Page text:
Have you ever worked at a company that continuously gives you new duties without asking? Some managers are bad at their jobs because the task was added to their job description against their will. And often for no additional pay. These employees are not only unprepared for the task, but they might want nothing to do with it. Indeed, not everyone wants to be a manager.

Indeed, bad managers are everywhere because companies stack duties on unsuspecting workers to cut corners and save money. As a result, everyone suffers.

This issue can be difficult to resolve from an employee standpoint. Truly, businesses that put these responsibilities on workers rarely want to spend money if it’s working out for them. However, some may be able to set boundaries. Perhaps you can talk to your manager and rid yourself of the burden. Or your might be able to negotiate for a new title and pay raise if you don’t mind the role.

Supervisors, on the other hand, must make sure they’re talking to their employees about new duties and ensuring workers are on-board with the duties. As costly as it may be to hire a new manager, consider what you might lose otherwise. Loyal and irreplaceable employees will be just as valuable to a different company.

6. Bad Managers are Easier to Notice

Notably, sometimes it only seems like bad managers are everywhere when, in reality, you’re just not paying attention to the bigger picture. When you’re working beneath someone, you’re far more likely to notice that they’re bad at their job than other people. It’s part of the immediacy bias that many people fall for. It’s most visible to me, so it’s the biggest problem. Truly, you might not even know what some of your coworkers do, especially if you’re at a large company. How can you determine that the manager is the worst of them all?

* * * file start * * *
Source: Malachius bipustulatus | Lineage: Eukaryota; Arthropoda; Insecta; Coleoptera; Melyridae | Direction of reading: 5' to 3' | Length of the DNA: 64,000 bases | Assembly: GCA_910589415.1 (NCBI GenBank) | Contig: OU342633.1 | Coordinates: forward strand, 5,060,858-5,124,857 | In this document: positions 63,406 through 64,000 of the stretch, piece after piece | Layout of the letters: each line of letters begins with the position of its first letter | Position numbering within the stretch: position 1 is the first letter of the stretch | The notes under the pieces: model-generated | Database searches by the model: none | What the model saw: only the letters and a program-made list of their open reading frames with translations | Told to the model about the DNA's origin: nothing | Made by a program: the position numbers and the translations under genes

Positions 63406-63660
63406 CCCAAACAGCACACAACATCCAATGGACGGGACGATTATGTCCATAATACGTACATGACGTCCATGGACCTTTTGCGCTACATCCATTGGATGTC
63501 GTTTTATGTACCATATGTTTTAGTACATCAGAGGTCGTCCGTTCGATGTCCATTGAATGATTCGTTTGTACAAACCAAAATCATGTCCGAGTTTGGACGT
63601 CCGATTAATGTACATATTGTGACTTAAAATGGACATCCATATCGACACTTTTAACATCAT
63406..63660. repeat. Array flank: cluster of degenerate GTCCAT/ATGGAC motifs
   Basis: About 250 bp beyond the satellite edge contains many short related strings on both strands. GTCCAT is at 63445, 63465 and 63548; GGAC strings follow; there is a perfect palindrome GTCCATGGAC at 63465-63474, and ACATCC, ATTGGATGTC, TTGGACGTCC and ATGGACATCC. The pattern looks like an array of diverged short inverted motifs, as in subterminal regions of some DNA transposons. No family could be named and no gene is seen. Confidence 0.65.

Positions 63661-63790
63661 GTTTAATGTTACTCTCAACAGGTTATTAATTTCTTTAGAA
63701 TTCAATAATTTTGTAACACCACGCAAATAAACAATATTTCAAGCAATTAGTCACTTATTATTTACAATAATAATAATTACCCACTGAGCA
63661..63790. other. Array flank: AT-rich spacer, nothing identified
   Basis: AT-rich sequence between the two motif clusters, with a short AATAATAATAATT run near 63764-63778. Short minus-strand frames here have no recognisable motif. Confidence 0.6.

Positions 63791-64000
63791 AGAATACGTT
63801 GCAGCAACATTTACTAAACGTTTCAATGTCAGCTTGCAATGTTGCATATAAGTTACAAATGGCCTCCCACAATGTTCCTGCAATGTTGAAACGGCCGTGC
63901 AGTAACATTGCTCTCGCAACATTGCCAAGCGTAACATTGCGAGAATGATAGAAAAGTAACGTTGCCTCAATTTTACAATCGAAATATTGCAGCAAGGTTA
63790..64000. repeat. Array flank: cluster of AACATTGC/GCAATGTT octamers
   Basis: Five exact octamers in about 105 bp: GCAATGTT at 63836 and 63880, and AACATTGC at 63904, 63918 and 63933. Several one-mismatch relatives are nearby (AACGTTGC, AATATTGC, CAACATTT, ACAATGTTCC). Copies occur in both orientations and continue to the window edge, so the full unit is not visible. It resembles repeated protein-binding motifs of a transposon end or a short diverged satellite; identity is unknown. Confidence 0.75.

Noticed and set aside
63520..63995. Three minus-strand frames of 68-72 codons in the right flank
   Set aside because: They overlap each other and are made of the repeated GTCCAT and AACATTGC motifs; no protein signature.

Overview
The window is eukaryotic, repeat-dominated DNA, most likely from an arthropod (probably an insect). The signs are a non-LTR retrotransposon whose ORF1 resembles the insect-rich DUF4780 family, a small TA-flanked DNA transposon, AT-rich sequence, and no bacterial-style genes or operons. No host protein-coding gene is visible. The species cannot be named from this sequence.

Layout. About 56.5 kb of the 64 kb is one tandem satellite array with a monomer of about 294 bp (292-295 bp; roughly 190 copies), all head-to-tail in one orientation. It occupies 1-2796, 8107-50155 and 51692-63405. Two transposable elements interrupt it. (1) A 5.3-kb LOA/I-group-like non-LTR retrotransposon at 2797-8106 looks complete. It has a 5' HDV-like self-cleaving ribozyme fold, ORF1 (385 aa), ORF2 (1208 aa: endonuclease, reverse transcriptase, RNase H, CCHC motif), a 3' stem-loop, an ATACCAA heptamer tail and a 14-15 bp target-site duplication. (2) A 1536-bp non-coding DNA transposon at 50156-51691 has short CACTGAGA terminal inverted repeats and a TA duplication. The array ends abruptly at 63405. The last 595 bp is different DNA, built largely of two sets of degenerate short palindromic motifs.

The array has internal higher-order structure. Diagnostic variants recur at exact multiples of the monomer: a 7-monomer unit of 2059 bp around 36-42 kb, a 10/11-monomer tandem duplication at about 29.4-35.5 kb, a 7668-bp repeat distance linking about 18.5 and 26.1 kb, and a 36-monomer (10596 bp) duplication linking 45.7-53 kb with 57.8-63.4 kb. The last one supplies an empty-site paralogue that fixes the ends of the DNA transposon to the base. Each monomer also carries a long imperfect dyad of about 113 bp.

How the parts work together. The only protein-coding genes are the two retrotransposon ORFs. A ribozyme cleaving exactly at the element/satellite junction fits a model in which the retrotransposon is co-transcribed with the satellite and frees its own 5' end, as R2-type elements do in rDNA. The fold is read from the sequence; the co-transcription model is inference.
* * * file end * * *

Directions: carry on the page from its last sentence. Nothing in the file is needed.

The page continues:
This is not to say that all of your coworkers are bad at their jobs. We certainly hope that isn’t the case. But you’re probably being more critical of the person managing you and notice their mistakes as they often affect you.

Make sure you take a step back every once in a while to see the bigger picture. What resources does your manager have available? Who are they working for and who are they relying on to do their job? You might find that the true issue isn’t with your manager, but Debby in accounting who never pays the bills on time.

employee pulling their hair in frustration

7. Managers are Stressed

Finally, you might notice that bad managers are everywhere because managing people is stressful. While it is no excuse for taking it out on innocent employees, your manager might be as burnt out and overburdened as you are.

Many of the issues above lead to frustration, low morale, and burnout. Your manager might be miserable and, in turn, they’ve made everyone else miserable.

Unfortunately, the solution to this problem is not an easy one. It often involves the CEO or your manager’s supervisor taking note of the issue and fixing it. This solution might involve hiring another manager, delegating some tasks to other employees, or ensuring that the manager gets the training or resources they need to improve their practice. In short, it comes down to money. A new manager means a new employee or a raise, delegating tasks should involve pay raises, and training costs money.

However, one or all of these solutions will save you more money in the long run than high turnover and low profits due to burnout and low productivity. Invest in your managers and your employees and your company and profits will reap the benefits.